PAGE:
- Vegetables: tomatoes
- Animals: poultry
- Education and Training: technical assistance, demonstration, extension, farmer to farmer, on-farm/ranch research, participatory research
- Farm Business Management: new enterprise development, marketing management
- Pest Management: cultural control, field monitoring/scouting, integrated pest management, mulching - plastic
- Production Systems: agroecosystems, holistic management
- Sustainable Communities: new business opportunities, analysis of personal/family life, social capital, social networks, sustainability measures
Hothouse tomato production has grown by over 1000% in the Finger Lakes region of New York over the last 3 years. This growth has come from the immigration of Amish and Mennonite families to the region. Hothouse tomatoes are divided into fully heated and vented greenhouse and unheated hoop houses or high tunnels. High tunnel production is well suited to these growers for several reasons: High tunnels use no electricity. Soil management can be simplified. Generally there are less insects and diseases in unheated hoops. Hoops eliminate the most expensive input for local growers-heat With less inputs, the return to investment is greater, sooner. If we look at sustainability hoops use less non-renewable resources than heated greenhouses. Tomatoes are the most common tunnel crop, but beans, cucumbers, lettuce, and squash are also grown. Heated greenhouses generally out-yield hoop houses, in part due to the use of prolific, indeterminate varieties bred for the greenhouse. These varieties are disease resistant and have yields often twice that of the determinant varieties commonly used in unheated hoops. Could their high yields be achieved in the high tunnel, a less optimal environment?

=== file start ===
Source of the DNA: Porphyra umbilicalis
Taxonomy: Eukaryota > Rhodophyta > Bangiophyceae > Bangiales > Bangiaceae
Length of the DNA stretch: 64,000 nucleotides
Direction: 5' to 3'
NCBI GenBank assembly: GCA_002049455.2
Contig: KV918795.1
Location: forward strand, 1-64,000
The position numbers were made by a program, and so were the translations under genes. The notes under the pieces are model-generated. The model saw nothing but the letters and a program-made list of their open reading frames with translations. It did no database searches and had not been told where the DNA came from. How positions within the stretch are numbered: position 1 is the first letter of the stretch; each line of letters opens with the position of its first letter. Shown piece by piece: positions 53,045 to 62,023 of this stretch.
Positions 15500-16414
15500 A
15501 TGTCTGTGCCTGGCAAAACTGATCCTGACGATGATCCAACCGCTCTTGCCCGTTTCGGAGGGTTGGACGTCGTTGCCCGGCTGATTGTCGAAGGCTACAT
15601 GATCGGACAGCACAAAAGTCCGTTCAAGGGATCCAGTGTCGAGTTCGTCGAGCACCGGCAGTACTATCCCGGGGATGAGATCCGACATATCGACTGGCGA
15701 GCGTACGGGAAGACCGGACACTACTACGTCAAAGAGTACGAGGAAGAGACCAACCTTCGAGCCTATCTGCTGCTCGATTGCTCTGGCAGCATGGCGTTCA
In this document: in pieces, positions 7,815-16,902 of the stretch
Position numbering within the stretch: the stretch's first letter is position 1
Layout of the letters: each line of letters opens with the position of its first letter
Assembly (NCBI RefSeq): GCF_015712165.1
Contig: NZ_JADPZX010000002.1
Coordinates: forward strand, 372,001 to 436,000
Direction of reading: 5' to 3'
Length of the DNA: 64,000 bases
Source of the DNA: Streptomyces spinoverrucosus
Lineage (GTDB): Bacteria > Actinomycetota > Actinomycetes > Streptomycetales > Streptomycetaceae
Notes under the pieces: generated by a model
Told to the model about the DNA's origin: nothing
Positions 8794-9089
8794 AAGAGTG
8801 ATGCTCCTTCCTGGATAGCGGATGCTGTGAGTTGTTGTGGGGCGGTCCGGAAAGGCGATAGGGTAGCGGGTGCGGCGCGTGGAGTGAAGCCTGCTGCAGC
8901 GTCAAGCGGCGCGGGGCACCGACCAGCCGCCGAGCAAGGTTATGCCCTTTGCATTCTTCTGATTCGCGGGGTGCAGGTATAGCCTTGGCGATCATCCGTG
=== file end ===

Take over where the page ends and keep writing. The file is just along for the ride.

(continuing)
Project objectives from proposal:
In 28×144’ tunnel we will plant 3 rows of indeterminate greenhouse tomatoes and one row determinate tomatoes. Varieties will be blocked and replicated 4 times. Varieties will be randomized within blocks. Harvests from these plants will be recorded by date, weight and grade. An economic analysis will compare the economic difference between determinant and indeterminate varieties for high tunnel production.
Outreach to extend what is learned through the project will take place with a tunnel walk through in late summer at the cooperating farm and farm visits. A publication on the project will be directly mailed to all hothouse tomato growers in the region. A copy will be added to the grower’s resource library at the Finger Lakes Produce Auction. The Auction’s annual winter grower’s meeting will feature a power point presentation on the project. This research would be a piece of a future hot-house tomato production guide, developed for family-farms.